Tracing the direction of data centre travel

Traffic management

Ready to roll

All that sounds great but how many companies are ready to take advantage of that automation? Brocade views reaching the SDN ideal as an incremental process.

“If you have to buy a TV tomorrow, you don't buy one that is not HD ready. I think of it in terms of maturity,” says Starr.

“The premise behind the maturity model is that every time you buy a new device you take a step to the right – fully dynamic, billable by the second and so on. One of the places that the maturity model is taking us is that people are less concerned about brand. It's a value add, a 'solution'.

"In the network world what matters is that a network is ready for this IP backplane. From rack to rack to row to row to DC to DC, these three-tier architectures that are 20 years old don't deliver what is required.

“That's why we need things that behave like a fabric. This IP backplane is about adding automation and interaction with the surrounding infrastructure, so that you build intelligence into the network."

It doesn't end there, according to Starr. "That doesn't have to be the whole gamut of SDN. You can also build in application awareness, awareness of what's connected to it,” he says.

“There are two mentalities. There are the 800lb gorillas who say 'you will build a network this way for this application’. Then there are others on the other end that build in discovery and look for what is attached.

"Nobody really builds application-ready infrastructure anymore. Having a network that you can configure quickly is part of that. It doesn't have to be a full SDN capability; there can be baby steps towards it."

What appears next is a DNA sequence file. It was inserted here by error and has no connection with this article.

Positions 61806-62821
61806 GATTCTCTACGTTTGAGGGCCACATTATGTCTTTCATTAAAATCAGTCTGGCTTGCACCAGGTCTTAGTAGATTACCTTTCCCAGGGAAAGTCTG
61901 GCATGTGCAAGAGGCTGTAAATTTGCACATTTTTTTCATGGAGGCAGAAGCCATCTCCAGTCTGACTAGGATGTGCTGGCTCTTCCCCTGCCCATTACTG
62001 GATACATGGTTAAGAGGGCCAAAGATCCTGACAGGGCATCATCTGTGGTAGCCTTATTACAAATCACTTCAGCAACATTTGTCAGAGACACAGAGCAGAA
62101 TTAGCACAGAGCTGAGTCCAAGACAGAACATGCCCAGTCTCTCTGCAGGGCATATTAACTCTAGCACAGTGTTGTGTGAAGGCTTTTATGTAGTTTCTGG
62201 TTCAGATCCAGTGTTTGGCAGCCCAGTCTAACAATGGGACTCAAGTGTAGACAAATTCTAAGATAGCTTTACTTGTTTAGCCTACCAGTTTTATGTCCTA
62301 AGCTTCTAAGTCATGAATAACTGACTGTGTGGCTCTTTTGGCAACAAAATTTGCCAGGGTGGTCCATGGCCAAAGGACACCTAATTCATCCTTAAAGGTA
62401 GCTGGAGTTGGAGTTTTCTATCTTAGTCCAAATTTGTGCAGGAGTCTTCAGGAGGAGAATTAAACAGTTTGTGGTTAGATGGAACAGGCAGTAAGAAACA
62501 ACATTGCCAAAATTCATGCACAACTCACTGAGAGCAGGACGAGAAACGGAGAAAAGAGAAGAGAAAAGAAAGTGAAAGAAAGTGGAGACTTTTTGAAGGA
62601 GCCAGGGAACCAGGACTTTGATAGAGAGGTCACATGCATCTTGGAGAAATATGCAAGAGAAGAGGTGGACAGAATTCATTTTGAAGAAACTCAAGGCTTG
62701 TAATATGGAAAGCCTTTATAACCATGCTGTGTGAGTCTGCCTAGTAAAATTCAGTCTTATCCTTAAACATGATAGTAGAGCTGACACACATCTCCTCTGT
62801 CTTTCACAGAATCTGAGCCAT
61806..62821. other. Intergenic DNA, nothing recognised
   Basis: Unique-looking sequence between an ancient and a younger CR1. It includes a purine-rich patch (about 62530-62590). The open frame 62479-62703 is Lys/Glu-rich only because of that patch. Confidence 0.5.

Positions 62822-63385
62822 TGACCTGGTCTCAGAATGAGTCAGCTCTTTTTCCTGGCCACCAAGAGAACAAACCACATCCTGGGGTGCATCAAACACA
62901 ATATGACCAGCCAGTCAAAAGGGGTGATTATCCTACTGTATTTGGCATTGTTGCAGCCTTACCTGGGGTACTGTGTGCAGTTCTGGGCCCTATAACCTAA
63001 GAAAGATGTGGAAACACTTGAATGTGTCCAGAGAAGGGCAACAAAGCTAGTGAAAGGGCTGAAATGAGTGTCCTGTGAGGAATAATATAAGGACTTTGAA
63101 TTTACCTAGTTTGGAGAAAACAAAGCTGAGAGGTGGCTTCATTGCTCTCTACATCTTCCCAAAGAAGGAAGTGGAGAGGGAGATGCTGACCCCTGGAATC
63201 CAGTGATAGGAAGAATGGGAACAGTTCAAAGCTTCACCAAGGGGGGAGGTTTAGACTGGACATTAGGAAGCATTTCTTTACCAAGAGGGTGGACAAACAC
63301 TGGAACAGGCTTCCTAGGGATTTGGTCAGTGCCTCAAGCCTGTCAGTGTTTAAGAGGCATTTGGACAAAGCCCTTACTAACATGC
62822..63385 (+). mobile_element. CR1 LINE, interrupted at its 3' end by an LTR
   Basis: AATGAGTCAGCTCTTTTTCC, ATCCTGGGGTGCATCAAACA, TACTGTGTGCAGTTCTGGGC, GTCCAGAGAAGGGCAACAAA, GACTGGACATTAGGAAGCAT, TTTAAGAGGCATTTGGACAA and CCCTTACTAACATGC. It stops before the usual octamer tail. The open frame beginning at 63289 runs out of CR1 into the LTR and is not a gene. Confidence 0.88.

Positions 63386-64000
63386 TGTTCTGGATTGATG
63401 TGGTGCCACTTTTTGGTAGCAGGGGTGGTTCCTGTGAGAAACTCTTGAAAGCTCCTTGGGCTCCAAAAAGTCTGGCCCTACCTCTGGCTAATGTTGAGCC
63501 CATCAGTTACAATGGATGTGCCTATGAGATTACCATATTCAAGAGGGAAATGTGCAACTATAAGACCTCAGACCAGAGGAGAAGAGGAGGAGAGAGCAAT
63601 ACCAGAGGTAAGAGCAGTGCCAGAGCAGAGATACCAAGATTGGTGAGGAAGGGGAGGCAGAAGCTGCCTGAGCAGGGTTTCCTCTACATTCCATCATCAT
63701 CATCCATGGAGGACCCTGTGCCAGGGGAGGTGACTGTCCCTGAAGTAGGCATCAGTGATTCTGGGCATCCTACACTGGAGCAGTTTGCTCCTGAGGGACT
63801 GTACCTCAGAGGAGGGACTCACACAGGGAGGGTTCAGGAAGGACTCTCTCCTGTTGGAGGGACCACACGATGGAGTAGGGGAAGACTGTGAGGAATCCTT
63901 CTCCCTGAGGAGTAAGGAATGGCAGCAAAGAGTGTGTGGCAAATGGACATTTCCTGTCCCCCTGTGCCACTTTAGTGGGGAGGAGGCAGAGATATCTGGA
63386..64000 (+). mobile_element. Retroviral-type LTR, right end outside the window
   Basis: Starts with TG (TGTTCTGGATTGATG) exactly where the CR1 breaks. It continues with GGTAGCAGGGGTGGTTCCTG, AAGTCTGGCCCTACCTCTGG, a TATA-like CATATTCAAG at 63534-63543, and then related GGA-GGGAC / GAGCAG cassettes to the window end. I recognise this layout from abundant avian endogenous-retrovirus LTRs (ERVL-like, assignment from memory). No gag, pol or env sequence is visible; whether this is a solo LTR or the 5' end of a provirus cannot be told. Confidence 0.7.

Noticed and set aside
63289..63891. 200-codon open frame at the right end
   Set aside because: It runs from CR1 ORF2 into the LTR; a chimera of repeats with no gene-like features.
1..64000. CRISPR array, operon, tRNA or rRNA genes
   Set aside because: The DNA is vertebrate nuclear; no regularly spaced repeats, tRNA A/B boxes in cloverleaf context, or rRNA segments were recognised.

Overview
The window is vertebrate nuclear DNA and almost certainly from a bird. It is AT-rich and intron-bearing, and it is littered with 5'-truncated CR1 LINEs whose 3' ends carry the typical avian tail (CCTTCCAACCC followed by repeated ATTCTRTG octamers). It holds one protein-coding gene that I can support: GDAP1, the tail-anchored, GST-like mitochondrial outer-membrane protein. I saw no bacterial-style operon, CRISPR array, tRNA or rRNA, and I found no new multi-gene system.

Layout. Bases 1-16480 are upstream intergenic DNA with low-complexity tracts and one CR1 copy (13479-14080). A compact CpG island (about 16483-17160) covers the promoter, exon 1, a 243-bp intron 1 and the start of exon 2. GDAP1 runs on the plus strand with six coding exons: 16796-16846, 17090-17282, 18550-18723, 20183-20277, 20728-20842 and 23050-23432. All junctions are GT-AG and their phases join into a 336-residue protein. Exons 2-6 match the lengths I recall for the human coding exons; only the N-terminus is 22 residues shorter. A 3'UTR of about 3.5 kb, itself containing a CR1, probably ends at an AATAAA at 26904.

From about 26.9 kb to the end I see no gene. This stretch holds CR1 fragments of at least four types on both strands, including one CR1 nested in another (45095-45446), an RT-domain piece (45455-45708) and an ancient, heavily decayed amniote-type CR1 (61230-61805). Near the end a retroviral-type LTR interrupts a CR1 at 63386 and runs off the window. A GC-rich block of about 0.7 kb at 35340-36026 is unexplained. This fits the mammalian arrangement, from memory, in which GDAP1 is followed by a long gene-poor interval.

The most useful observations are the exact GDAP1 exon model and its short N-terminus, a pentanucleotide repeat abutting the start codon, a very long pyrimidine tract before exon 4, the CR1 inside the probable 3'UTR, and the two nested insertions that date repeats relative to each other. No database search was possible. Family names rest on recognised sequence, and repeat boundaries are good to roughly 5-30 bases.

A network that detects the workloads attached to it and automatically configures itself to suit? Sounds intriguing.

Worth the price

Building in extra features that you won't necessarily use seems likely to drive up the cost. Why would a business pay for something it is not using, no matter what the potential might be?

Starr maintains that “HD ready" pieces are important for moving the network forward. He wants to see support for overlay coming to more networks.

“When people start using SDN they are going to start using tunnels. One of the key points is the visibility of flows and the ability to do something about it,” he says.

"That visibility is important. Those kind of stepping stones are important. You might not necessarily go down that programmability route, that OpenFlow route, or use those features today, but you can get some value from your infrastructure and be ready for tomorrow."

In Starr's view it is all about choice. "It is about what you choose to do in the networking world and having a commonality of management, something that can be deployed very easily. For example, our load-balancing platform will be delivered as a virtual machine or as a hardware client,” he says.

“If you get it as a hardware client you can partition it. You can say 'I will build it and they will come’. You can build a large hardware model or start with virtual machines and grow as it goes."

Starr says Brocade has very much embraced the concept of SDN, whether it is hardware from a load-balancing and routing perspective or a hardware choice.

The middle way

Some customers will need a very large platform, some will want to deploy a single virtual machine to a customer. Those things "will meet in the middle because of things like Intel's DPDK.

Even with networking gear built to work with SDN, Starr sees room for price differentiation. "I think there are differences between standards,” he says.

“You can have an IP backplane and remove a lot of the historical constraints, but where you start to see differences between vendors is depth of queue – which has quite a large difference for certain types of traffic. No drop, buffer depth, queuing capabilities have an impact on performance and cost per port."

Starr thinks SDN has a lot in store not just for the enterprise or the cloud service provider but for the mid-market as well.

If Brocade can deliver on its vision, then he is probably right. Adaptable switches that work together in a fabric but can still do it old school if needed seem like a great way to bridge the gap between the old and the new.

The data centre keeps on evolving. ®

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